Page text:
Merck Manual

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Urination, Urgency of

By

Anuja P. Shah

, MD, David Geffen School of Medicine at UCLA

Last full review/revision Sep 2019| Content last modified Sep 2019
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A compelling need to urinate (urgency), which may feel like almost constant painful straining (tenesmus), can be caused by bladder irritation. Uncontrolled loss of urine (incontinence) may occur if a person does not urinate immediately. Urgency may be caused by a bladder infection. Caffeine and alcohol use may contribute to urgency but rarely cause severe urgency by themselves. Rarely, inflammation of the bladder (interstitial cystitis) is the cause.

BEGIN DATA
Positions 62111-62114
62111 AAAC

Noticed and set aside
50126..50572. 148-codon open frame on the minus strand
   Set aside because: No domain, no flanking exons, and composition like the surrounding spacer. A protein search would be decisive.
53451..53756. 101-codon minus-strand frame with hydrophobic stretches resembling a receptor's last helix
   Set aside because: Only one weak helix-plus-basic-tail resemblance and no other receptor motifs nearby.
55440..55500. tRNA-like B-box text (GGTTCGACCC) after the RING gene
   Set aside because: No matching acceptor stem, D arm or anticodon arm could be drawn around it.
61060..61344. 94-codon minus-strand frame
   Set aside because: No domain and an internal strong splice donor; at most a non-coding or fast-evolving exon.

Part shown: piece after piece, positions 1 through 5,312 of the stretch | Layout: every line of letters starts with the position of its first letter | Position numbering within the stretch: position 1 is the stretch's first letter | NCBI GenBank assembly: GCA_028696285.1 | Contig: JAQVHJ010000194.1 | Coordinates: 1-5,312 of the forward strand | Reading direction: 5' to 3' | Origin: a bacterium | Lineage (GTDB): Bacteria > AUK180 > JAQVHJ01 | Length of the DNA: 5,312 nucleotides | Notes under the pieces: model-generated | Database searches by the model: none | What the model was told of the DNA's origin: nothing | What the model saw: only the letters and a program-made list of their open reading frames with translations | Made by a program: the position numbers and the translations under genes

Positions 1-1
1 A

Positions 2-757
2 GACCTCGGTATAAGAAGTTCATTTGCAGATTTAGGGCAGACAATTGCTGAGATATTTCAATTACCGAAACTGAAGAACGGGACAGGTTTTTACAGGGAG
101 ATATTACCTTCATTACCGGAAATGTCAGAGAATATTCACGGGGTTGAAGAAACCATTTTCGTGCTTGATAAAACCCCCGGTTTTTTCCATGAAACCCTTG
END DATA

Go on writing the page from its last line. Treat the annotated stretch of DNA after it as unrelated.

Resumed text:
Doctors can usually determine the cause of urgency because of the person’s symptoms, the results of the physical examination, and urinalysis. If infection is suspected, urine culture may be needed. Sometimes, particularly if interstitial cystitis is suspected, doctors may insert a flexible viewing tube into the bladder (cystoscopy) or do a biopsy of the bladder.

Doctors treat the cause of urgency.

NOTE: This is the Consumer Version. DOCTORS: Click here for the Professional Version
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